Tuesday, 4 December 2007

Don't save rail

There's talk that after buying back the rail track some years back for the princely sum of one dollar -- yes Virginia, excluding salvage value that was all the country's extensive network of steel tracks were worth -- the Government might now also buy back the whole operation from rail operator Toll Holdings. Herald story here.

The threat to buy comes about through negotiations over the "track access fee" -- that's the toll Toll pays to use the Government's track -- and in what looks like a backroom bid to have the whole operation renationalised, the Government has been playing hardball. They want to charge more; Toll wants its subsidy increased.

Whether the operation is nationalised or not, the taxpayer loses either way. We're already paying to subsidise a failing operation, renationalising it won't stop it losing money. Renationalising rail will make the socialists in cabinet feel good, but it won't change for a second the transparent fact that, as Liberty Scott points out, "it's a dud investment. Something socialists are good at finding."

There's a point to make here that should by now be obvious to all but the most braindead socialist, but which even supporters of privatisation seem to have overlooked. The argument used when the NZ Rail dinosaur was hocked off was that private business would run rail more efficiently. This was given as the justification at the time for all the morally necessary privatisations done in the late eighties and early nineties, but in truth efficiency was only ever one part of the economic story; only one of the strings in the privatisation bow.

The full economic argument included the urgent necessity to find out what these industries were really worth -- something only able to be established by private ownership in an open market. In the case of rail, the real value of the rail network was found to be abut a dollar. Without the ongoing subsidy courtesy of the taxpayer (ie., money down the drain), looks like the rail operations might be worth about the same. Hardly what you'd call "vital infrastructure" -- more an expensive, arthritic and completely futile waste of precious resources.

Liberty Scott has more analyis here. And No Right Turn keeps the red flag flying.


  1. The sad thing is, I think some of it IS viable, but the weight of keeping vast sections of the network going to stroke political egos doesn't help. If the investment and effort was put into the 3 or 4 lines that are worth it, then it could sustain itself.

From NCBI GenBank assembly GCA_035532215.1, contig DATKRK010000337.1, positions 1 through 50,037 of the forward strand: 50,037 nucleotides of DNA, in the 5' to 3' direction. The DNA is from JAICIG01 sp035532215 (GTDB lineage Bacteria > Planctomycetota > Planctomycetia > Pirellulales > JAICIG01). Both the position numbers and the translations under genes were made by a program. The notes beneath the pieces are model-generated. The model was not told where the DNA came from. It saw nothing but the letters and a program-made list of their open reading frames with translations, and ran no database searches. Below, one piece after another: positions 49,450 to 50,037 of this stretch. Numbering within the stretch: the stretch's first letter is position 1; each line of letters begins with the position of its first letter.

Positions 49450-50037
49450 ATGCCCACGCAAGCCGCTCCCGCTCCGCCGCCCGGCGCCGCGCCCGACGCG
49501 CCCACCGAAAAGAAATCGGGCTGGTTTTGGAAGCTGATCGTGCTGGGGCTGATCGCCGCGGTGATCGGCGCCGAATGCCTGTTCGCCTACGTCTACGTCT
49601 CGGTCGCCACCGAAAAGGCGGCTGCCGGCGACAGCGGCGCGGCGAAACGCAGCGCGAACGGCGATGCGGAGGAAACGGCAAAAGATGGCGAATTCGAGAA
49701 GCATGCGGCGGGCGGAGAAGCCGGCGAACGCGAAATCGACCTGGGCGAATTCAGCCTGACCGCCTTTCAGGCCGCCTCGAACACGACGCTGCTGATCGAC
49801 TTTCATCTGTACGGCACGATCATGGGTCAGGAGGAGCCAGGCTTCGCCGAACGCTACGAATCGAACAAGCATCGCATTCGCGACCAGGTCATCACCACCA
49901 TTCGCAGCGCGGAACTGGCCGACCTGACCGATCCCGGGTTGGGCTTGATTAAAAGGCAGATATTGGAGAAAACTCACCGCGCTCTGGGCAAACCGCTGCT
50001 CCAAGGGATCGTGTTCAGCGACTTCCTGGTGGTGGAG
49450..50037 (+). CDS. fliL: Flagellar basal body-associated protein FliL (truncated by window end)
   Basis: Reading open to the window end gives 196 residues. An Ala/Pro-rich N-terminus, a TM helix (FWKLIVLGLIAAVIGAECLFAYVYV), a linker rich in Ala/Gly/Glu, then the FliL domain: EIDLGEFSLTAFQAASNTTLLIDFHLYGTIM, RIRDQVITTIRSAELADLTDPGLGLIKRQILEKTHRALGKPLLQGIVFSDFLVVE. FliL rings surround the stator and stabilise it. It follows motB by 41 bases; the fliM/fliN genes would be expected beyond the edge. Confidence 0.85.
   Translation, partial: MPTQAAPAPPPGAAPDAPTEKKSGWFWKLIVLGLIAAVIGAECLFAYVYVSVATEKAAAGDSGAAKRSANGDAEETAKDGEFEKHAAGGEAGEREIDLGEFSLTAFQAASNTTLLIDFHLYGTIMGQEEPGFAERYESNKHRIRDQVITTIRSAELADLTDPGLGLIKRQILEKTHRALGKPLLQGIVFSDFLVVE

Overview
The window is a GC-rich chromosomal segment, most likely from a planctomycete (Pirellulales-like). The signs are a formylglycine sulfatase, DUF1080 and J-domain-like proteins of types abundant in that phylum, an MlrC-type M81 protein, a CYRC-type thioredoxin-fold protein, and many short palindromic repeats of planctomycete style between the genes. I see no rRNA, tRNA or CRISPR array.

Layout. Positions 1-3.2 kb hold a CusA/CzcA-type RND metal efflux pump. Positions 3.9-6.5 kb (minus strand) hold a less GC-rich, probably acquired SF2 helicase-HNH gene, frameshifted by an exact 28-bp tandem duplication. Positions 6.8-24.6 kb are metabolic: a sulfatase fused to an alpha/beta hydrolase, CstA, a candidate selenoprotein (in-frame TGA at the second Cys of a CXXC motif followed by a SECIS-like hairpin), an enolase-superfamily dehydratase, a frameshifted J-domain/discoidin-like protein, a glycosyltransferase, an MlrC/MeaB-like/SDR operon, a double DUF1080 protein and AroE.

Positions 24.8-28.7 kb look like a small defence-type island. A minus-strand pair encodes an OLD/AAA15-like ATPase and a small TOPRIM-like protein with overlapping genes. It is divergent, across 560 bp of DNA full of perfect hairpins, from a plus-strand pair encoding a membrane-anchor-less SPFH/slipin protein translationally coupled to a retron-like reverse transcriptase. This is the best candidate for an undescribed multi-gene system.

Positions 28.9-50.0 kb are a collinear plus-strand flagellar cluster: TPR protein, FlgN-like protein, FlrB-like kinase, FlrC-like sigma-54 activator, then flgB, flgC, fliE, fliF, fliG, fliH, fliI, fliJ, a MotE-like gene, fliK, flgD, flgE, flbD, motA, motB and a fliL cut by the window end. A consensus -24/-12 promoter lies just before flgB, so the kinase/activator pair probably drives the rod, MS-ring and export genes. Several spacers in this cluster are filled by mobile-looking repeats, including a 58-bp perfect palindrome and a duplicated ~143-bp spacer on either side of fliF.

Might help if the highways were privatised too, but it is only likely to make a small difference.

  2. What assumptions do you make about the price of oil?

  3. The same made by people who have or have thought about pouring millions of dollars of their own money into it - rail's fuel efficiency is not universal and is insufficient to justify investing in duplicate bespoke infrastructure in many cases.

  4. I worked on rail projects overseas. For the most part passenger rail is impossibly expensive and can't survive in the absence of massive subsidy and restrictions imposed upon alternative transport modes. Nevertheless it is a hugely lucrative business to be in if you are an infrastructure provider or, in some cases, the operator. If you are in the correct position you can bilch billions of dolars of taxpayer money out of self-indulgent fools who want to build monuments and train-sets for themselves.

    Rail has utility in moving certain low-value bulk ores and similar cargo- usually non-time sensitive. Its usefulness declines as soon as it needs to operate with several intermodals and intermediate stops. Rail can sometimes be useful in super-highly population dense areas where for historic or geographic reasons other transport modes are restricted or do not exist (there are only two non-sibsidied passenger railroads I am aware of that are profitable, the rest are dogs).

    Face it. This is essentially a 200 years old technology with all the drawbacks that entails. It is hugely expensive and not economic for most present applications. There are better, individualised, personalised alternatives which are far superior. Ever heard of the car, the truck, the motorcycle.....?


  5. "Nevertheless it is a hugely lucrative business to be in if you are an infrastructure provider or, in some cases, the operator."

    Exactly. The real business of rail is not transport, it's farming subsidies.

  6. PC

    Yes, you are correct. It's a rort.

    It's the same with pretty much all public transport everywhere. Rorts; big, bigger and biggest. Buses and busways are another example of a scheme to bilch funds. These scams all rely on the idiotic nature of bureaucrats and elected officials. It can't be over-stated how lucrative they are for the providers/operators and also consultants.


  7. The free and frank view of TranzRail before Labour started meddling was that there are basically 5 freight lines worth keeping for now. Auckland-Wellington, Hamilton-Tauranga-Kawerau-Murupara, Oringi-Palmerston North-Stratford, Picton-Lyttelton-Dunedin-Invercargill and Canterbury-West Coast coal mines. Of them, maybe half may be worth it in the long term.

    Frankly anyone living near most of the other lines is probably in "spot the train" mode for freight.


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